It can be difficult to know what to do if a disaster strikes close to your home and you are instructed to evacuate or shelter in place (remain in your home until further notice). You need to be prepared to meet your family’s needs until help arrives. Since local officials and relief workers are not able to reach everyone right away, the Federal Emergency Management Agency (FEMA) suggests that you should have enough food, water, and other supplies on hand to survive on your own for at least 3 days.
A disaster supply kit should contain the basic items you may need until help arrives. These items should be packed in a portable container so that if authorities instruct you to evacuate your home, you can take it with you. All members of your household should be aware of the kit’s location.
You should store 1 gallon of water per person per day for drinking and sanitation. The average person needs about ¾ of a gallon of drinking water each day, but individual needs may vary. Children, nursing mothers, and ill people need more water per pound. Very hot temperatures can double water needs.
The safest way to store water is to keep commercially bottled water in its original, unopened container. Alternatively, you can store tap water in food-grade water storage containers or sterilized plastic soft drink bottles, but not milk or juice bottles or cartons. These containers should be washed thoroughly with soap and water. Plastic soft drink bottles should be sanitized by adding one teaspoon of non-scented liquid household chlorine bleach to a quart of water, swishing the container with the solution, and then rinsing it with clean water. If you are using water that is not treated with chlorine, such as well water, then add 2 drops of non-scented liquid household chlorine bleach, such as Clorox, to 1 quart of water. Refer to the instructions on the bleach for instructions. For anything other than commercially purchased bottled water, replace the water every 6 months.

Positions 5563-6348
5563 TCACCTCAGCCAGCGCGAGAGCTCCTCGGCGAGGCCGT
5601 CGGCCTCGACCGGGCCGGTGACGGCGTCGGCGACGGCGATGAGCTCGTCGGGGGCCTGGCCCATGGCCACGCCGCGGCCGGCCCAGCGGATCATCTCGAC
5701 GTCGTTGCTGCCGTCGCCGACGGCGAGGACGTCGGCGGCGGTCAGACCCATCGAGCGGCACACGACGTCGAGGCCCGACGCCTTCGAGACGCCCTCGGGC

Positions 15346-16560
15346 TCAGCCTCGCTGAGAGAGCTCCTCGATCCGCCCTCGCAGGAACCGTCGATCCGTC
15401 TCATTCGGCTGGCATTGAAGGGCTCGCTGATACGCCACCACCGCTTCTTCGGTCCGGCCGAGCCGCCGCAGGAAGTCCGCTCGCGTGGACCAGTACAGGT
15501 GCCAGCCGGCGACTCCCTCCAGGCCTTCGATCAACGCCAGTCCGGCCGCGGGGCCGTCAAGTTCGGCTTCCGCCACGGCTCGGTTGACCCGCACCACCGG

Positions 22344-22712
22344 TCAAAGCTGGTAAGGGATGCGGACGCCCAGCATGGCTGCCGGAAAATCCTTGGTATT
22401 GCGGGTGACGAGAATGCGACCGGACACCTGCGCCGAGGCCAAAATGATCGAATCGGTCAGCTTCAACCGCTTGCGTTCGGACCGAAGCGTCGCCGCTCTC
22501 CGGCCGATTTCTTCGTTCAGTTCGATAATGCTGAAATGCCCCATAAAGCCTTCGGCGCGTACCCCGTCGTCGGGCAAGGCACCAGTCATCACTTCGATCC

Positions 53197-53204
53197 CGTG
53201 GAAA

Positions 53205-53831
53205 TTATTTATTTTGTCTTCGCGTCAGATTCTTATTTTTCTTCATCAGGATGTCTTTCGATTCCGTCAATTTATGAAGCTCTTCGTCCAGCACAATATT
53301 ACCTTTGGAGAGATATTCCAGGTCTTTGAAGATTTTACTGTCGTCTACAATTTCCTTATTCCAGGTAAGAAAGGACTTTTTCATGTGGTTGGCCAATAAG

Each member of your household should have a 3-day supply of nonperishable food that does not require refrigeration, cooking, water, or special preparation. You may also need special foods for infants, people with special dietary needs, and pets.
Consider storing a combination of the following:
Regularly take inventory of the foods in your kit and replace those that have expired. And do not forget to include a can opener in your supply kit.
In some emergencies, such as an explosion or biological terrorist attack, you may need to filter the air you are breathing. For this, a facial mask or dense-weave cotton material can be worn snugly over your nose and mouth. You can purchase fitted facial masks in hardware stores.
If you are instructed to stay in your home, taping up your windows, doors, and air vents can help seal off a room from outside contamination. Therefore, your kit should include heavyweight plastic garbage bags or plastic sheeting, duct tape, and scissors.